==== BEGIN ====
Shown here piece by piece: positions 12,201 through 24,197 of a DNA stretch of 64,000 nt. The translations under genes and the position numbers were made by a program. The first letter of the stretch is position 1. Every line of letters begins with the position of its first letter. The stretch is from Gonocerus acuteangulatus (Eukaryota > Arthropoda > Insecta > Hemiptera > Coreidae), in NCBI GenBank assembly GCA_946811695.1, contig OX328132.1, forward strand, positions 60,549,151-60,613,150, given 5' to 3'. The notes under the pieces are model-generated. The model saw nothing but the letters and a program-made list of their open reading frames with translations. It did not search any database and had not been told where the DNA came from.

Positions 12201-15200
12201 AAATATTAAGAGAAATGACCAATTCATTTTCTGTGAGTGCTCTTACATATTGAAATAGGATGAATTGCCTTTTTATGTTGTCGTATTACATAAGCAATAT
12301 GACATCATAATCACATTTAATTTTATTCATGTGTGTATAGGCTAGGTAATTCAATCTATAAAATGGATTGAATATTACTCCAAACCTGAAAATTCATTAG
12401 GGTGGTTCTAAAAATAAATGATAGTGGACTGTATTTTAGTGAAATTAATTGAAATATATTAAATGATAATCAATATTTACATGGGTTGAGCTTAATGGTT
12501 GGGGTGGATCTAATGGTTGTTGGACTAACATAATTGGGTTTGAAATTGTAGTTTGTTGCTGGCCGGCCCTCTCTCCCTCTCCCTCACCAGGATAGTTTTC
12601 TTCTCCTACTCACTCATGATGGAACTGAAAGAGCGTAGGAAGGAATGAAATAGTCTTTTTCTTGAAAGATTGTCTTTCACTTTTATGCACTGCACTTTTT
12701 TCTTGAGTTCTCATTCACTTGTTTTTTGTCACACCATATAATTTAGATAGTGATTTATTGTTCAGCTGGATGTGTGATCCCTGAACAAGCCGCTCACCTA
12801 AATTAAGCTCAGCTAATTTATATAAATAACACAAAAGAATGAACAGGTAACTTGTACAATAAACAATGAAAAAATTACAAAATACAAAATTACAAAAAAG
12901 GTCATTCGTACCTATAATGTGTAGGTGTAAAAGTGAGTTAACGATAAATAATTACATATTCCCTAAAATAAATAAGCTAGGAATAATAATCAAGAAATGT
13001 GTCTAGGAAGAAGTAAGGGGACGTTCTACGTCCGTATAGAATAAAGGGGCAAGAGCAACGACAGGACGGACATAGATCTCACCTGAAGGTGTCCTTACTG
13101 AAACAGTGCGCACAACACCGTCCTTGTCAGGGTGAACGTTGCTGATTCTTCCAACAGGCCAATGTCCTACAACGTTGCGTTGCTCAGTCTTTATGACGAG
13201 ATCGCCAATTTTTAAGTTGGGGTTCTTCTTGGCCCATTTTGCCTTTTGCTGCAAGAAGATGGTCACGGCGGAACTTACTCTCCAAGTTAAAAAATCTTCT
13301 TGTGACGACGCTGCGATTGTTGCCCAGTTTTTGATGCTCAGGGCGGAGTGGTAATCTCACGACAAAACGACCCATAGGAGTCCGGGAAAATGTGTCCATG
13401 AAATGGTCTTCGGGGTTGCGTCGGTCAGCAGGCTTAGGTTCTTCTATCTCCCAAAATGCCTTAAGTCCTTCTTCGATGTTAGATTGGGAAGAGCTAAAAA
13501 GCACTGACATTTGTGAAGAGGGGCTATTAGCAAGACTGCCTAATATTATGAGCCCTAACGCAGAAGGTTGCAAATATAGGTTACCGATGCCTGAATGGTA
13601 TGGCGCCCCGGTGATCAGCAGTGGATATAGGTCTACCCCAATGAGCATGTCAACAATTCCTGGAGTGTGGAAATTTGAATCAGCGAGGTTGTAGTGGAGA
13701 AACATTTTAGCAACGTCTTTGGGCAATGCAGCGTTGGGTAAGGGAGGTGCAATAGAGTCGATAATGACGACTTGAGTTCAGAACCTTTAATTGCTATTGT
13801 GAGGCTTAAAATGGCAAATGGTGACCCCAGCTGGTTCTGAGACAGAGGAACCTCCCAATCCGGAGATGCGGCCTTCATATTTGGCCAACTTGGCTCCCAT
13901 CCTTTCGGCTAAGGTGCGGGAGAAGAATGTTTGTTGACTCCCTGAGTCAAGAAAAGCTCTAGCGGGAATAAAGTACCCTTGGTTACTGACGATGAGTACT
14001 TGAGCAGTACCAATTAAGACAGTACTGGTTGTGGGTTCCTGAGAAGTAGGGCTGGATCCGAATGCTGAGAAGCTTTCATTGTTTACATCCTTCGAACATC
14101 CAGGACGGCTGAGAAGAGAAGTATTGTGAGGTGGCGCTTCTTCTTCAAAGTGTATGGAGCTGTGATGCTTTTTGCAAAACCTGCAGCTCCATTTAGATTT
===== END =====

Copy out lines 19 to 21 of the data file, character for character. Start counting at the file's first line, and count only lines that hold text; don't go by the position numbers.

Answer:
13801 GAGGCTTAAAATGGCAAATGGTGACCCCAGCTGGTTCTGAGACAGAGGAACCTCCCAATCCGGAGATGCGGCCTTCATATTTGGCCAACTTGGCTCCCAT
13901 CCTTTCGGCTAAGGTGCGGGAGAAGAATGTTTGTTGACTCCCTGAGTCAAGAAAAGCTCTAGCGGGAATAAAGTACCCTTGGTTACTGACGATGAGTACT
14001 TGAGCAGTACCAATTAAGACAGTACTGGTTGTGGGTTCCTGAGAAGTAGGGCTGGATCCGAATGCTGAGAAGCTTTCATTGTTTACATCCTTCGAACATC